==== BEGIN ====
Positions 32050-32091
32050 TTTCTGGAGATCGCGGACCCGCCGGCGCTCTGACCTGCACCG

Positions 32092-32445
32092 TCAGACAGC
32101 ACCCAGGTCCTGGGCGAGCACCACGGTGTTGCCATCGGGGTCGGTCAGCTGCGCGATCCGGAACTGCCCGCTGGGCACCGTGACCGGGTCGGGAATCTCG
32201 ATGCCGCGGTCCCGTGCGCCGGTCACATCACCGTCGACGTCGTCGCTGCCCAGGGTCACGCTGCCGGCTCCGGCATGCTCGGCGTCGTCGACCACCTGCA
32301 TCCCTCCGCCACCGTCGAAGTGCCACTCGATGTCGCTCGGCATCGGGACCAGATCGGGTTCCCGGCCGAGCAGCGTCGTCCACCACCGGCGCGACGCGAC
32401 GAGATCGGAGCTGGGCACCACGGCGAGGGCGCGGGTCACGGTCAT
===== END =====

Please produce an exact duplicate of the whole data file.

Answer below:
Positions 32050-32091
32050 TTTCTGGAGATCGCGGACCCGCCGGCGCTCTGACCTGCACCG

Positions 32092-32445
32092 TCAGACAGC
32101 ACCCAGGTCCTGGGCGAGCACCACGGTGTTGCCATCGGGGTCGGTCAGCTGCGCGATCCGGAACTGCCCGCTGGGCACCGTGACCGGGTCGGGAATCTCG
32201 ATGCCGCGGTCCCGTGCGCCGGTCACATCACCGTCGACGTCGTCGCTGCCCAGGGTCACGCTGCCGGCTCCGGCATGCTCGGCGTCGTCGACCACCTGCA
32301 TCCCTCCGCCACCGTCGAAGTGCCACTCGATGTCGCTCGGCATCGGGACCAGATCGGGTTCCCGGCCGAGCAGCGTCGTCCACCACCGGCGCGACGCGAC
32401 GAGATCGGAGCTGGGCACCACGGCGAGGGCGCGGGTCACGGTCAT